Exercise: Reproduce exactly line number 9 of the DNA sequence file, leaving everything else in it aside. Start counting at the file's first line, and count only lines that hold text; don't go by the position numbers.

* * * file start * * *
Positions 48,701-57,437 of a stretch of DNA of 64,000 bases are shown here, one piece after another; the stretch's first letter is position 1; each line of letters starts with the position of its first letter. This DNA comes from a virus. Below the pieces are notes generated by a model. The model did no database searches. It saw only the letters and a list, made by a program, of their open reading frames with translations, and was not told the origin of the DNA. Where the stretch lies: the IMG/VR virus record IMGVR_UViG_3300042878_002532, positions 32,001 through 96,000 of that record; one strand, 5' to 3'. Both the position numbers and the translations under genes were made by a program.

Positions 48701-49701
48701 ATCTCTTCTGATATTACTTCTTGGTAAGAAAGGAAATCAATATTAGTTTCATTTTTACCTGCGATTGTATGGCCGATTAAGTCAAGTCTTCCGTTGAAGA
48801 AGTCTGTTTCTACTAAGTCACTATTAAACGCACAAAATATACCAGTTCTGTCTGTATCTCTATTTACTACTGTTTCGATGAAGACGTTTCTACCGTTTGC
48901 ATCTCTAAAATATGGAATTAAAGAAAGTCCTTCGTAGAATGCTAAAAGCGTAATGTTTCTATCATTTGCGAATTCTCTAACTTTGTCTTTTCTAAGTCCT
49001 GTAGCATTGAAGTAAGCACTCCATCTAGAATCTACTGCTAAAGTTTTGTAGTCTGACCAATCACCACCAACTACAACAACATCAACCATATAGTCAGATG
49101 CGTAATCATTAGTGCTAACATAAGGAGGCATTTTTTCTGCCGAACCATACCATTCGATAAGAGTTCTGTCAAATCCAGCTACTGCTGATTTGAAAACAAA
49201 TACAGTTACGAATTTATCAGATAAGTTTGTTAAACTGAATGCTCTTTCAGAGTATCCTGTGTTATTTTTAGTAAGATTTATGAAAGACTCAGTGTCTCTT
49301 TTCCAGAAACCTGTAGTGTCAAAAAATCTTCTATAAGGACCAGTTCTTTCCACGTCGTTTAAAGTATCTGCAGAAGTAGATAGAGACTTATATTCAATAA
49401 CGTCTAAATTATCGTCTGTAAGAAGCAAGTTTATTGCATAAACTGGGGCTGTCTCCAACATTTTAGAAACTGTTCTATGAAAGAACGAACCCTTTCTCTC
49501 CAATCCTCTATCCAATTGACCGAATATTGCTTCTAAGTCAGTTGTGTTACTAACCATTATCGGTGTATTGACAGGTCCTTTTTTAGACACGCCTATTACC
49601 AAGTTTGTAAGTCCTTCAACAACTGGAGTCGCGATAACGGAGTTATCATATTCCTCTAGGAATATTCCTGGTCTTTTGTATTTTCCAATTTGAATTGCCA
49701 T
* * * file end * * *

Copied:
49301 TTCCAGAAACCTGTAGTGTCAAAAAATCTTCTATAAGGACCAGTTCTTTCCACGTCGTTTAAAGTATCTGCAGAAGTAGATAGAGACTTATATTCAATAA